Greg Sargent wrote a lengthy post that included some of the most persistent lies about President Obama that Mitt Romney has told over the course of his campaign. We’ve addressed these before, but since the election is finally upon us, it never hurts to review them and refer you to the some of the official debunkitude. Especially since Romney’s entire campaign is based on nothing but lies and evasion.
1. Romney: President Obama promised that the stimulus would keep unemployment under 8 percent.
Far from being anything that Obama said, the Romney campaign acknowledges that this 8 percent figure comes from a staff-written projection issued Jan. 9, 2009 — before Obama had taken the oath of office. Of course, the campaign still spins it as a negative.
Here’s what happened. Two Obama aides, Christina Romer, the nominee to head the Council of Economic Advisers, and Jared Bernstein, an incoming economic adviser to Vice President-elect Biden, wrote a 14-page report that attempted to assess the impact of a possible $775 billion stimulus package and how much of a difference it would make compared to doing nothing.
Thus, it was not an official government assessment or even an analysis of an actual plan that had passed Congress.
2. Romney: President Obama went on around the world on an “apology tour.”
In a lengthy article on the Fact Checker blog, we tracked down every statement Obama uttered that partisans claim was an apology, and concluded that each one had been misquoted or taken out of context. [...]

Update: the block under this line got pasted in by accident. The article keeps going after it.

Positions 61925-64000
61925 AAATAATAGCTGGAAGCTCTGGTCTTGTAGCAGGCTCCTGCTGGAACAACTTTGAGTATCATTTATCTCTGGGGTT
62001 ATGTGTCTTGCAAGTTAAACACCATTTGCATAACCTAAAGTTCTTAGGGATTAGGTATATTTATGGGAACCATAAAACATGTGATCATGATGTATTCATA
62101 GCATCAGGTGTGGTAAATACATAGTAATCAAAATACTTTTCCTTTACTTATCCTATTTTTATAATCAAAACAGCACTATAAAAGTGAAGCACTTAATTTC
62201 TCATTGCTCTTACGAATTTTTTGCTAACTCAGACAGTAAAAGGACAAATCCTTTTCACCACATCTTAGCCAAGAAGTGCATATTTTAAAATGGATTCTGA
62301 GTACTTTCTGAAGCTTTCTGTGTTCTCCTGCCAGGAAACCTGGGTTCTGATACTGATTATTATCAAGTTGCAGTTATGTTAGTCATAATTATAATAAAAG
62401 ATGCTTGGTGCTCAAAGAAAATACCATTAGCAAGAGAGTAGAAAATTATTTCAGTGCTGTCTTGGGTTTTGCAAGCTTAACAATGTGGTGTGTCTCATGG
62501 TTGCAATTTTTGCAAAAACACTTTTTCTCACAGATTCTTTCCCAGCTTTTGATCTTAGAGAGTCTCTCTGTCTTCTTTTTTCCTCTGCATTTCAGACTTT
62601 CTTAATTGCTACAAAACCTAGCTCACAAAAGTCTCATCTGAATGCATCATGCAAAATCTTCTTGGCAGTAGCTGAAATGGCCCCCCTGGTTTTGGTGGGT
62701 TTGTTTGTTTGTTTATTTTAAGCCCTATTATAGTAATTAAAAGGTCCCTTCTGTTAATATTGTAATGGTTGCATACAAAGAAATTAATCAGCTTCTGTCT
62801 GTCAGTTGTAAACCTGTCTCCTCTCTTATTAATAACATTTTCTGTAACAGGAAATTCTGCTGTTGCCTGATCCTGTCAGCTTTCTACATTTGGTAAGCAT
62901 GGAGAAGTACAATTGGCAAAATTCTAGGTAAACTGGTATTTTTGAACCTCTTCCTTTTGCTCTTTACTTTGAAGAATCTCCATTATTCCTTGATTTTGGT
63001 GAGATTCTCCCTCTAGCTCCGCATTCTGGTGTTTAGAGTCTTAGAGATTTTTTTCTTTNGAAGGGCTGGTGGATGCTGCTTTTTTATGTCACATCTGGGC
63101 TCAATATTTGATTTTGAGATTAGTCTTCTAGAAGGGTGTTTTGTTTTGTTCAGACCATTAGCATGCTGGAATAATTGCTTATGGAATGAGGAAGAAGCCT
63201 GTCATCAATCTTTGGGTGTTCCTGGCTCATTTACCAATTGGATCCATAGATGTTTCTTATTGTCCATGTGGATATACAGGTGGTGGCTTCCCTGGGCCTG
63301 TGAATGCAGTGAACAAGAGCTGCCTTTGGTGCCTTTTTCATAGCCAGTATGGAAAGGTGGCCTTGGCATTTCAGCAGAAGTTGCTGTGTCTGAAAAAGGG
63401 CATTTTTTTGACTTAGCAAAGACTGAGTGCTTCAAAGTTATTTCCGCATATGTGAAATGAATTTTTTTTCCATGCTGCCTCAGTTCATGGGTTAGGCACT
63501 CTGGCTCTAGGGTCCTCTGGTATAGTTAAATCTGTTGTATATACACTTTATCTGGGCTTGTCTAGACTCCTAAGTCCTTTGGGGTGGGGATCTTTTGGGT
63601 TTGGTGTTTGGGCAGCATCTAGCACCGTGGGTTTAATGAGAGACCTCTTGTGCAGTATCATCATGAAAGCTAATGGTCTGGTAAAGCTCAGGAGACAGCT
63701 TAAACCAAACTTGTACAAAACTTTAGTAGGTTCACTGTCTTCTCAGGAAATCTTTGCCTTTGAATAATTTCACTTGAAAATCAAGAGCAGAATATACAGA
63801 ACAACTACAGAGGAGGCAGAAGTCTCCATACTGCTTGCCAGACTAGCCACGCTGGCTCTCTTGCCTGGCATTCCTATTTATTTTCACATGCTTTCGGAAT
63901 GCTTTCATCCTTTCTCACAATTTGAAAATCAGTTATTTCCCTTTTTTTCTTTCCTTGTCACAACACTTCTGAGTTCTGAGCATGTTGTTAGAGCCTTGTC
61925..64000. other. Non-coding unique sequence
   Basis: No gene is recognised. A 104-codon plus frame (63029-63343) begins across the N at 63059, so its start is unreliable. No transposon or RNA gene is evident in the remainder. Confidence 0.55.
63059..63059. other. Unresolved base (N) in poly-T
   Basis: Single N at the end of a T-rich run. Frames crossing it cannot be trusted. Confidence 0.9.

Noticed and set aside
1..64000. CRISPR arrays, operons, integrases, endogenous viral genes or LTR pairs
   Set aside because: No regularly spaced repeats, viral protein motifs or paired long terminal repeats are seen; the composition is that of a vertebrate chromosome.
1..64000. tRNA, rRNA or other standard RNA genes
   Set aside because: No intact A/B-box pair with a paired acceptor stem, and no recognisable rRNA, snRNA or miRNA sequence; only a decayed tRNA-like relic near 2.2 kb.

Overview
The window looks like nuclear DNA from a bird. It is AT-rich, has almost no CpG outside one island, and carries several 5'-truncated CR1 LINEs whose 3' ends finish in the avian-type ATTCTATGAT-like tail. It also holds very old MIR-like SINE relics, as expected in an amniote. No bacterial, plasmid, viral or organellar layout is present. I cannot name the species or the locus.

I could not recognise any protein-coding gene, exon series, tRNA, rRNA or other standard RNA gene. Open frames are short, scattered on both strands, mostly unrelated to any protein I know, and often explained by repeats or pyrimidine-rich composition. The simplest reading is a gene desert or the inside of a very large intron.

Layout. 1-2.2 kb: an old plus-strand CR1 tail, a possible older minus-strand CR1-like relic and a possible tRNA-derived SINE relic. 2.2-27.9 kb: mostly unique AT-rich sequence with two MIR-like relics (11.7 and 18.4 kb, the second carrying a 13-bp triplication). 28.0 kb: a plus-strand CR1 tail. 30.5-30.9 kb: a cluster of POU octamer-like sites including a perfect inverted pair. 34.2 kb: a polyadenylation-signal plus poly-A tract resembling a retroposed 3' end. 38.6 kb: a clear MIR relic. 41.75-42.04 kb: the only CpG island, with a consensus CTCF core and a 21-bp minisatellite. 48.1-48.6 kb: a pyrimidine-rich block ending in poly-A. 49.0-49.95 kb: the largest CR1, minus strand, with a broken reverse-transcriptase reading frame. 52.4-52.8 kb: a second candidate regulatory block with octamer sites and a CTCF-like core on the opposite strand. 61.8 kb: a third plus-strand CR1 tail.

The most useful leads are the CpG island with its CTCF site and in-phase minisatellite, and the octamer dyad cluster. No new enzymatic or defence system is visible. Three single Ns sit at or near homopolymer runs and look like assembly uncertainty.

Take it from us: The apology tour never happened.
3. Romney: President Obama added “nearly as much debt as all the previous presidents combined.”
[T]he numbers don’t work. The national debt stood at $10.626 trillion on the day that President Obama took office. It now stands slightly above $15 trillion.
4. Romney: President Obama “is the only president to ever cut $500 billion from Medicare.”
Columbia Journalism Review, May 21, 2012: The facts were and still are these: The health reform law, aka the Affordable Care Act, does call for cutting $500 billion from Medicare to help finance subsidies for the uninsured. The administration portrayed these as “savings”—in other words, money not spent for Medicare that could be used for another purpose. But the important take-away is this: the law does not cut a dime from the basic Medicare benefits seniors receive. All seniors will still get hospital benefits, coverage for physician services, lab tests, hospital outpatient care, prescription drugs, and so on, and will continue to receive them unless pols on both sides of the aisle succeed in changing the fundamental structure of Medicare.
For the record.